A major hospital was closed due to a lack of funding. Five years later, the City Fire Marshall’s inspection revealed that pathological and chemical agents had been left at the facility while the first floor was still occupied by administrative personnel.
An investigation was conducted to determine the extent of contamination. Major waste streams identified included - unrefrigerated Hepatitis B serum, hospital radiological wastes, body parts from surgical operations, lab chemicals including unstable nitric acid stored next to aborted fetuses stored in porcelain containers in formaldehyde, and other unknowns.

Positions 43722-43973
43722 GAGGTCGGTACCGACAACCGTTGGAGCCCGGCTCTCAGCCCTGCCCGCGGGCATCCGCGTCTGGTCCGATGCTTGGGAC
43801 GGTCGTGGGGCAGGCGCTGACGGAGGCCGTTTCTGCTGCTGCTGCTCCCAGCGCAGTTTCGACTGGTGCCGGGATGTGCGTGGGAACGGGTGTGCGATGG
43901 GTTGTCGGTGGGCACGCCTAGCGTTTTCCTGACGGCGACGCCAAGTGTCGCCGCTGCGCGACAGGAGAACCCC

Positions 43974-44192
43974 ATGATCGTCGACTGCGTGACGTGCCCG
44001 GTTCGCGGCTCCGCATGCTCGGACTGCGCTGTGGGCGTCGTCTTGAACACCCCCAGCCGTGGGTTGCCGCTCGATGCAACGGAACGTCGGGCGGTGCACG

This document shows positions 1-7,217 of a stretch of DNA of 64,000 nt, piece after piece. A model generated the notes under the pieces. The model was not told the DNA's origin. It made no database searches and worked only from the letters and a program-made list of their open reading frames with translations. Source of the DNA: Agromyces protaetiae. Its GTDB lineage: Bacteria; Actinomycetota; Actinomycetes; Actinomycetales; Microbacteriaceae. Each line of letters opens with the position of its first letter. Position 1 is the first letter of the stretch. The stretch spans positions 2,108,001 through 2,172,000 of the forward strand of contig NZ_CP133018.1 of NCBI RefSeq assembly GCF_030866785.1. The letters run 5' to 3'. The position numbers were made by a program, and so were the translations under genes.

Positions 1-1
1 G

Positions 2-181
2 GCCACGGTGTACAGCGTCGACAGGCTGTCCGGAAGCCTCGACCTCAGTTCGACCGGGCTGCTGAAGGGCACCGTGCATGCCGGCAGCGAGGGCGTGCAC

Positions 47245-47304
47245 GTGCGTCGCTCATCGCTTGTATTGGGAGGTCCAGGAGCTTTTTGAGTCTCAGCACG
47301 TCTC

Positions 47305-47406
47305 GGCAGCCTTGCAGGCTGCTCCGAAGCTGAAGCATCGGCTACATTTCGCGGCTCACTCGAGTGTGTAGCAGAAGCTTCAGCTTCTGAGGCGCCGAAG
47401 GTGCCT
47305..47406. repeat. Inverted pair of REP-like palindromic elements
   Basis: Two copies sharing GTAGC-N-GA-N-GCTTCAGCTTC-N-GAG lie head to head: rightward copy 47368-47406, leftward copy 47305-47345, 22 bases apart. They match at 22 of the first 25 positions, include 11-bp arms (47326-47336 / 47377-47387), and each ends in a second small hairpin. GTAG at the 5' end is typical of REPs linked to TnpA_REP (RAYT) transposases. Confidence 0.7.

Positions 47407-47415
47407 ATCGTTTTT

The hospital’s incinerator was shut down. Body parts were transported to another City incinerator. Unknowns were incinerated in a mobile methanol incinerator. Radiological hospital wastes were scanned with a scintillator to verify half-life degradation.
Identifiable chemicals were classified, segregated and placed in lab packs for disposal. Hospital walls, floors, shelves and other surfaces were decontaminated with a chlorine/surfactant solution.
Other City owned hospitals were audited to identify and remove hazardous and pathogenic wastes.